For, as I have often told you before and now tell you again even with tears, many live as enemies of the cross of Christ. Their destiny is destruction, their god is their stomach, and their glory is in their shame. Their mind is set on earthly things. But our citizenship is in heaven. And we eagerly await a Savior from there, the Lord Jesus Christ. (Philippians 3:18-20)
The parallels between C.S. Lewis and John F. Kennedy are eerie, to say the least. Both men were Irish. Both went by the nickname Jack. Both were war veterans but ultimately gained fame through their writing and speaking. And both men died on November 22, 1963, within one hour of each other.
From that point forward, their paths diverged considerably. Kennedy’s death dominated the front page of every major newspaper on earth. In most papers, Lewis’s death wasn’t even mentioned. While more than 800,000 people lined the streets to watch Kennedy’s funeral procession, there was no procession at all...
And let us consider how we may spur one another on toward love and good deeds, not giving up meeting together, as some are in the habit of doing, but encouraging one another—and all the more as you see the Day approaching. (Hebrews 10:24-25)
We’re in a four-week series exploring how God’s Word shaped the work of C.S. Lewis—the author of Mere Christianity, The Chronicles of Narnia, and other beloved works. One of the most obvious ways the Word shaped Lewis’s work is found in today’s passage: For most of his life post-salvation, Lewis was in intentional community with other Christians.
During the 1930s and 40s, Lewis met on a near-weekly basis with a group called the Inklings, which was marked by three distinct characteristics.
First, the core members of the Inklings were all serious Christians, including Lewis, Hugo Dyson, Charles Williams, and Lord of the Rings creator, J.R.R. Tolkien. Notes from their meetings make...
Therefore, I urge you, brothers and sisters, in view of God’s mercy, to offer your bodies as a living sacrifice, holy and pleasing to God—this is your true and proper worship. (Romans 12:1)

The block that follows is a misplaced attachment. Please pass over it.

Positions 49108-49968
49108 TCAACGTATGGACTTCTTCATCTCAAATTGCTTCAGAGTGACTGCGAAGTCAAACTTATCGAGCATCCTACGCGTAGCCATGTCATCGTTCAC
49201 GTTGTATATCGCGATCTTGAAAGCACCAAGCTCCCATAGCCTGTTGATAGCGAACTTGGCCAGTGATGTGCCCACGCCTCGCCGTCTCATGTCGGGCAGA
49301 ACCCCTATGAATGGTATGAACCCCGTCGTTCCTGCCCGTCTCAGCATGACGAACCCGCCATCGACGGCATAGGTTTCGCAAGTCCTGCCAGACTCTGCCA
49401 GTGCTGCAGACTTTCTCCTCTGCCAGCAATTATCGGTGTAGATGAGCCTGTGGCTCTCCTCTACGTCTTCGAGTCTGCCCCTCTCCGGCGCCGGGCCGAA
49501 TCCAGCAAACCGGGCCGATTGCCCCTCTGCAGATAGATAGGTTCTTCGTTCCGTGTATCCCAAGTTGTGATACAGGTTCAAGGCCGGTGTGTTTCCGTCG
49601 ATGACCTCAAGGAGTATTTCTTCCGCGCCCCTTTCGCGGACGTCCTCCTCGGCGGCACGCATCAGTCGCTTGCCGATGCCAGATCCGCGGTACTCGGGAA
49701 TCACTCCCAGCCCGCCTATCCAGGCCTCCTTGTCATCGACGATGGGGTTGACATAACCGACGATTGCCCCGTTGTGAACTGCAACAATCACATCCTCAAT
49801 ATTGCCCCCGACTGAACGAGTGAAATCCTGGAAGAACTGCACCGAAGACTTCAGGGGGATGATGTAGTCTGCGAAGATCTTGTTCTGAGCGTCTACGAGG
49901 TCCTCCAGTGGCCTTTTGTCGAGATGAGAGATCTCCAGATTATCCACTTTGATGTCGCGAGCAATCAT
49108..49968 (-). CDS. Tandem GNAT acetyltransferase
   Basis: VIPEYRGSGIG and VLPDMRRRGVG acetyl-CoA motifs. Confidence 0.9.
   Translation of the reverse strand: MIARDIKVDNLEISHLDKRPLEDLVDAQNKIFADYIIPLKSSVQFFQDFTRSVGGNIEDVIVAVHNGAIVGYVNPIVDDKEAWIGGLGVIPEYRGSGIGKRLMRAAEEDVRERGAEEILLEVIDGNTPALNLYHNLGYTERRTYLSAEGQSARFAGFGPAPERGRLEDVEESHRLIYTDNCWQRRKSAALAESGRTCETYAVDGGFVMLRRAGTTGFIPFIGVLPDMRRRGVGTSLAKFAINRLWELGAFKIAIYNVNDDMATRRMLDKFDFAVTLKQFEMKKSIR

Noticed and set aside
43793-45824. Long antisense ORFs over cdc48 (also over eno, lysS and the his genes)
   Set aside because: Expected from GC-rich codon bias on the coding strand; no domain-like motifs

Before heading off to WWI, C.S. Lewis made a pact with his friend, Paddy Moore: If either were to die on their respective battlefields, the survivor would look after the deceased’s families.
Shortly thereafter, Paddy died; and after being discharged on account of a war injury of his own, Lewis made good on his promise and moved in with Paddy’s sister and mother.
At first, the Lewis/Moore household was a happy one. But over time, Mrs. Moore became a thorn in Lewis’s side. According to one Lewis biographer, “He would be writing or studying in his room when he would suddenly hear a terrible crash from somewhere downstairs and a plaintive cry from Mrs. Moore. In great anxiety, he would run down to find that she had tripped over something and was not in the least...
[Jesus] told them many things in parables. (Matthew 13:3)
C.S. Lewis was one of the greatest Christian apologists of the 20th century. But up until his early thirties, he was an ardent atheist.
How did God bring about Lewis’s radical transformation? By appealing first to his heart and then to his mind.
It all started when a 17-year-old Lewis was waiting for a train in England. To pass the time, he purchased a novel titled Phantastes, and as he began to read, something remarkable happened. As one of Lewis’s biographers explains, “everything was changed for Lewis as a result of reading the book. He had discovered a ‘new quality,’ a ‘bright shadow,’ which seemed to him like a voice calling him from the ends of the earth.”
Lewis had no idea at the time that the book’s author, George MacDonald, was a Christian pastor. Because the novel was no sermon. It was a parable written to awaken desire in the soul...